Whether fully immersed in vintage styling or you have alternative or eclectic tastes, or just love the beauty of pieces crafted in a time of quality and attention to detail … vintage can be a great way to individualise your wardrobe with things you’ll love.

Vintage accessories are so great for this.  My collection of vintage handbags is vast however I always recommend to my customers that owning a black and a neutral vintage handbag is a great start as then you can always add that vintage flair to your outfit .  You can add a brightly coloured hair flower to your classic handbag to tie in your look.  

My vintage go-to accessories





Classic coat

Fur (or faux fur) collars

It really is fun hunting out those vintage pretties to tie an outfit together.  Don’t be afraid to experiment and enjoy.  Remember; if you love something .. isn’t the joy you get from that piece what’s special? ♡


Vintage shopping tips from Tock Tick Vintage

A few of La Vonne’s happy customers.

And there you have it, expert do’s and dont’s for protecting and laundering your vintage treasures! I recommend you bookmark or pin this post, I come back and refer to it whenever I have a new-to-me vintage garment that needs some TLC.

With Style & Sass,

   Velvet DeCollete


Posted by velvetdecollete in FASHION STORIES, LIFESTYLE, 4 comments
Why I’m Not Setting New Year Goals

Why I’m Not Setting New Year Goals

Are you like me? Every year I set wonderful New Year Goals, and every year I forget about them by February 1st.

This happens for a a variety of reasons. I don’t put them somewhere visible, I set goals that are too broad, too specific or my situation changes and they lose relevance. It just doesn’t work for me.

So this year I’m changing it up. My 2018 new year’s resolutions aren’t goals. They’re behaviors.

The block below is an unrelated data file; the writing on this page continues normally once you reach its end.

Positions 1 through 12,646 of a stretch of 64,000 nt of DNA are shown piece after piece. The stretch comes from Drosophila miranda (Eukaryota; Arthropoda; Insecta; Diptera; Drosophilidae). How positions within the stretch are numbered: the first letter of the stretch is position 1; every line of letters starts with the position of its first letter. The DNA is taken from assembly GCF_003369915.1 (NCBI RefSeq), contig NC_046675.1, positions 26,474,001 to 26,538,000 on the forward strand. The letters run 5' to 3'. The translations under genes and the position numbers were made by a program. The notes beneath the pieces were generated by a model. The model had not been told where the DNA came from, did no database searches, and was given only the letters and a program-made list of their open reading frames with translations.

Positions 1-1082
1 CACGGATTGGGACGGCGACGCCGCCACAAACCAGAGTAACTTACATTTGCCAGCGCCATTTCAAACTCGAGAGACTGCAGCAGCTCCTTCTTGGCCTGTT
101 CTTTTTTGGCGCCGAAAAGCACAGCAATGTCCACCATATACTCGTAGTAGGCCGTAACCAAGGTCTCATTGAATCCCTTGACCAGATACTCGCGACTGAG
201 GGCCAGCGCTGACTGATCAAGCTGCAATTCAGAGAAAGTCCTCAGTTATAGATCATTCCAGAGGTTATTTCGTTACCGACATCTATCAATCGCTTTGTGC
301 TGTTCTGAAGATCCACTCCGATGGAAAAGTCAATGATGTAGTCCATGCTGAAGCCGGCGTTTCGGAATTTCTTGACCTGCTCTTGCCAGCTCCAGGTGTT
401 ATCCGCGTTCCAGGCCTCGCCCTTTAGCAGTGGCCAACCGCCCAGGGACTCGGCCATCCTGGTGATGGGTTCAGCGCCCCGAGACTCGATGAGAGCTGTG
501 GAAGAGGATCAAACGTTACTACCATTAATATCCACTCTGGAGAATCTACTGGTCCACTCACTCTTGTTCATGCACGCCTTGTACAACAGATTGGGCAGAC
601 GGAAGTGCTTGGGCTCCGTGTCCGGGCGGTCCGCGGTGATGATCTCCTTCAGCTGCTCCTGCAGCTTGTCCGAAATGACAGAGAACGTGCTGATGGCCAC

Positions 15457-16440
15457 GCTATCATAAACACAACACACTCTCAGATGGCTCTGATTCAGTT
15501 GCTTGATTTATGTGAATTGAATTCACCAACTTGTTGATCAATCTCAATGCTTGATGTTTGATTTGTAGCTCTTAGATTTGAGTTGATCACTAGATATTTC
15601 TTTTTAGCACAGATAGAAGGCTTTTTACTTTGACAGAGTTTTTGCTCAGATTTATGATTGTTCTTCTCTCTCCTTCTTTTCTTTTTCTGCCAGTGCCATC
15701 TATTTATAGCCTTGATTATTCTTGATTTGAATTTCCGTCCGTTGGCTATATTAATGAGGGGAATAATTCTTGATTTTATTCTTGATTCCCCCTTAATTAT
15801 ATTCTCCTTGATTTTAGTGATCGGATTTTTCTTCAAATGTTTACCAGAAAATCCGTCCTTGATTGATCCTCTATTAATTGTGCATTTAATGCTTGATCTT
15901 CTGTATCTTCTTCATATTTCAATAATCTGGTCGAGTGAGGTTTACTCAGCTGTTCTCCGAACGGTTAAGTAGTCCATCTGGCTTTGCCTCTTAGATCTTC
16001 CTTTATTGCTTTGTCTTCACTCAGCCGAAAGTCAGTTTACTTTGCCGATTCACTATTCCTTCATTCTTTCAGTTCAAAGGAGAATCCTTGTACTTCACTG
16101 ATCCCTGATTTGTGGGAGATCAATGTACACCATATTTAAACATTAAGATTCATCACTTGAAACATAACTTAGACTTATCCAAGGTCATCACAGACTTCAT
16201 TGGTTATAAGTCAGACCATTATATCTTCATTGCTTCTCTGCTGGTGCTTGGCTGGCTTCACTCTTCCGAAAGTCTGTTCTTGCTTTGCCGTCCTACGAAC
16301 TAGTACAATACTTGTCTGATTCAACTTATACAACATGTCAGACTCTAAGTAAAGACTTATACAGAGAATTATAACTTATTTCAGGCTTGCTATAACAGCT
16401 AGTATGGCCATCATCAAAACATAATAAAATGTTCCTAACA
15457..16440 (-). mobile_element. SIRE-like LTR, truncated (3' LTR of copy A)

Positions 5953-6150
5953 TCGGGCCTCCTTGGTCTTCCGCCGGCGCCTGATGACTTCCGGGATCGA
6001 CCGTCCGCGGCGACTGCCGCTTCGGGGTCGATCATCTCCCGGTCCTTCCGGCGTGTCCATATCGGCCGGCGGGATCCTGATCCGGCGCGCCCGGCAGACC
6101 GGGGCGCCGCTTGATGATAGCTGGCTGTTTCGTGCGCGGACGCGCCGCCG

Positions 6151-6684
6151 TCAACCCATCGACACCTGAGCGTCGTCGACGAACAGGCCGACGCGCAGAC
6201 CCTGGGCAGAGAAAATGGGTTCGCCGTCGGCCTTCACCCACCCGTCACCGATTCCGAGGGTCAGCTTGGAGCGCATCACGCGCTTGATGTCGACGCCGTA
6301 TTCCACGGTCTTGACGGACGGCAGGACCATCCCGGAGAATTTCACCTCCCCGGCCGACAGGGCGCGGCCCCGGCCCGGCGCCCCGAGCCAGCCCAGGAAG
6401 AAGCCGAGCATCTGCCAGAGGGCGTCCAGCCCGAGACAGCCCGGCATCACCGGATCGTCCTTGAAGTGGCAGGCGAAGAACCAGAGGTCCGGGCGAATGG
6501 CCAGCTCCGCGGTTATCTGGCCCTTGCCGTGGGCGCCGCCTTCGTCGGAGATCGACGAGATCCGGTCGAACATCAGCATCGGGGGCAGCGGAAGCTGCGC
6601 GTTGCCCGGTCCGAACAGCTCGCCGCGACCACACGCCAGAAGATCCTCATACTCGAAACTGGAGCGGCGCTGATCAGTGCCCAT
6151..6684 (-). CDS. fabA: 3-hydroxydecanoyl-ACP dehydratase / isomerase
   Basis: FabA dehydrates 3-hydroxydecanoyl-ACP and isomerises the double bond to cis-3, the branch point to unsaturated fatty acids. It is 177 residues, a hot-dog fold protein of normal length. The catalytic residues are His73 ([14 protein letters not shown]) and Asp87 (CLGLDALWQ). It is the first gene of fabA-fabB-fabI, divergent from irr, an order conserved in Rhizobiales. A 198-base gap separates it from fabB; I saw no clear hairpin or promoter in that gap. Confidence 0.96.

– Discipline Gratitude –

With no numbers to hit or immovable destinations I can focus on what’s really important. Creating content that matters. Focusing my creativity where it makes the biggest difference. Changing my destination if I need to.


While discipline sounds boring, it’ll actually allow me to be more creative. Removing unnecessary busywork and distractions will strengthen my  focus, creating more efficient work habits and an environment in which success happens smoothly.

I won’t lie, it’s going to be hard. I’m one of those messy creatives who struggles to finish projects without a deadline, jumping from one idea to another as inspiration takes me. My commissions are always completed on time, but my personal design collections and projects pile up unfinished. Wah wah waaaaaaaah.

Schedules and turning off the WiFi will be key this year. Disconnecting from distractions to reconnect with my purpose!


People have been throwing around the whole Gratitude mindset for years now, and honestly, I always thought it was a bit airy fairy.  It seemed like something for serene people who do yoga on the beach at dawn, not cynical realists like me. I struggle with mental illness, particularly self doubt and the impostor experience. I was having a major self doubt moment questioning my past decisions when Miss Lily Kate ( seriously the wisest person I know ) turned on the light with this gem…


“Self degradation stops where gratitude begins. You’ve got so much to be thankful for based on many decisions, some made for you, many made for yourself- a roof, food, a loving partner and friends, put that thought out with all that goodness”